Massive Solar Storm May Cause Tech Weirdness And Northern Lights

By Joelle Renstrom | Published

This article is more than 2 years old

cmeThe Space Weather Prediction Center says we may be in for a geomagnetic storm or two this weekend. Well, okay. I guess that means no galoshes, then?

Here’s the scoop: there were some coronal mass ejections on Thursday night and Friday, as accurately forecast by the Space Weather Prediction Center. Coronal mass ejections, which are similar to solar flares, are when the sun spews a bunch of plasma, wind, and electromagnetic radiation out into the solar system. The second CME was particularly intense—an “X-class” ejection, which is the highest/strongest class. By the time they reach Earth (i.e. right about now), we’ll experience the effects of the solar storm.

The question is what those effects will be, and how severe. It’s possible that we’ll have power outages, such as the one Quebec suffered back in 1989 when a solar storm interrupted power to the entire province for the better part of a day. GSP and radio communications may also be affected, as well as satellites. Be careful out there, astronauts (and soldiers). Experts think our gadgets will be okay (provided they’re fully charged in the event we lose power). But apparently, solar storms can mess with homing pigeons, so if you use them as your main form of communication, you may need to prepare an alternate plan.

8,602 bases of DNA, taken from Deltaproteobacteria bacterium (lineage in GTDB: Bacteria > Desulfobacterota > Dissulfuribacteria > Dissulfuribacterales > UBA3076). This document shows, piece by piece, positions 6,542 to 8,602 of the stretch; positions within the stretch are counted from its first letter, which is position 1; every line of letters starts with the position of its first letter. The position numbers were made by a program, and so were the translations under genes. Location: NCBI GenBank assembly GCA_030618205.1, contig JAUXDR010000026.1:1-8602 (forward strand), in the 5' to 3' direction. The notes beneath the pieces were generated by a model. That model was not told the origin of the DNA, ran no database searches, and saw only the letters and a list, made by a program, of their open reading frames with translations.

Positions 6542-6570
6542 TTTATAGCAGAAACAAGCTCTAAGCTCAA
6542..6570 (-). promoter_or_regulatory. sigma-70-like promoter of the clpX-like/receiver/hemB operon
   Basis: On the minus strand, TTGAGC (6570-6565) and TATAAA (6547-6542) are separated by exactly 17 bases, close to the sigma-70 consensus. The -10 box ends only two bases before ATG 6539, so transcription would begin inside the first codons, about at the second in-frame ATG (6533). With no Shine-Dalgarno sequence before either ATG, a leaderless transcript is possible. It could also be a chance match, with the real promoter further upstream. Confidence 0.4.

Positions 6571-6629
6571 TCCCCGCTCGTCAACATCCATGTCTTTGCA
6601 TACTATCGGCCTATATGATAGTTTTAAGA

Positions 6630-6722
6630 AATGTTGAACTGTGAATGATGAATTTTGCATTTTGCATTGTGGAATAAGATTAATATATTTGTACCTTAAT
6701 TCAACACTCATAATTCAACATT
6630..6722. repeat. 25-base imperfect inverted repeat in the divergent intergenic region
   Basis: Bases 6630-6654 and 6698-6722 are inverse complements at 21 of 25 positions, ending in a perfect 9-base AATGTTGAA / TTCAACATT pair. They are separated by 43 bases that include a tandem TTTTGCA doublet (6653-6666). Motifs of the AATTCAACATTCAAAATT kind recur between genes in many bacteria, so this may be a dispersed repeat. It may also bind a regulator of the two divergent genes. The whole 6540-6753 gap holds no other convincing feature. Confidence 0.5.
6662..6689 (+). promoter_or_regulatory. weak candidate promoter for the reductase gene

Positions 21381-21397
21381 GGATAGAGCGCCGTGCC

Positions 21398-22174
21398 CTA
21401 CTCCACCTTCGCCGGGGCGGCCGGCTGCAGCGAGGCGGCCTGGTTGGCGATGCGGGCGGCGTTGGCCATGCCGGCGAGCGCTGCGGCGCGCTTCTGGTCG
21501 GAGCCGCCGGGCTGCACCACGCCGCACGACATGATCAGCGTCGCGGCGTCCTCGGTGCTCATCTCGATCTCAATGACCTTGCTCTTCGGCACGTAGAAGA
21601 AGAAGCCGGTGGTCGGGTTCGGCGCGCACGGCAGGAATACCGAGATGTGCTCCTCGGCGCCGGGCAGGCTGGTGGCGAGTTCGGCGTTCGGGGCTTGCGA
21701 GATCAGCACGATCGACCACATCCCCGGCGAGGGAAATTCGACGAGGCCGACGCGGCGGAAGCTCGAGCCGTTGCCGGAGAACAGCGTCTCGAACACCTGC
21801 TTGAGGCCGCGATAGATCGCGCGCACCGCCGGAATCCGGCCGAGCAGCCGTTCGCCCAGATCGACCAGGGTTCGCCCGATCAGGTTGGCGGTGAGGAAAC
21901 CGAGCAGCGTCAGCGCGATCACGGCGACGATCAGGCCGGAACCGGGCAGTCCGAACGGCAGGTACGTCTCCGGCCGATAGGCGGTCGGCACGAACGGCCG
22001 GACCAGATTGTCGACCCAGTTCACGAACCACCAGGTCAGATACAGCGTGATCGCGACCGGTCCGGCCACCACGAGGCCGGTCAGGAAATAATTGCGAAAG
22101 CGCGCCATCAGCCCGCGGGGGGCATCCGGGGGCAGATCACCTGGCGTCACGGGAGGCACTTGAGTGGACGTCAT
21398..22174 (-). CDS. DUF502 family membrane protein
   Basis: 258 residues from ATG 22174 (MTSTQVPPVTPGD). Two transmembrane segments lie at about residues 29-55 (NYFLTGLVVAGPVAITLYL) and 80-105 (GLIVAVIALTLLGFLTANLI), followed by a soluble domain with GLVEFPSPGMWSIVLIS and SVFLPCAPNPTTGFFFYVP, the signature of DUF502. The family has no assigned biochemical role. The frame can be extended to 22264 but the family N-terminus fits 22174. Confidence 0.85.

aurora bAnother consequence of such a solar storm is that it can set the stage for some seriously dramatic cosmic light shows. The energized atomic particles coming from the CME reach Earth via the lines of the planet’s magnetic field, and as they near the North and South Poles, they ignite the protons in the atmosphere and boost the gases that cause the Northern Lights. So tonight, depending on where you live, you may be able to see some psychedelic colors streaking the sky.

mapTechnically, the lights may be visible any time after the sun goes down, but best viewing is generally predicted for around midnight. I’m happy to say that the Northeastern part of the continent is well positioned to see some color, as is part of the Northwest and mountain/Midwest area. The moon may still be a little brighter than is ideal for viewing, and cloud coverage could put a damper on the show. But DSLR cameras will be able to capture some pretty sweet images if for some reason our views are obscured.

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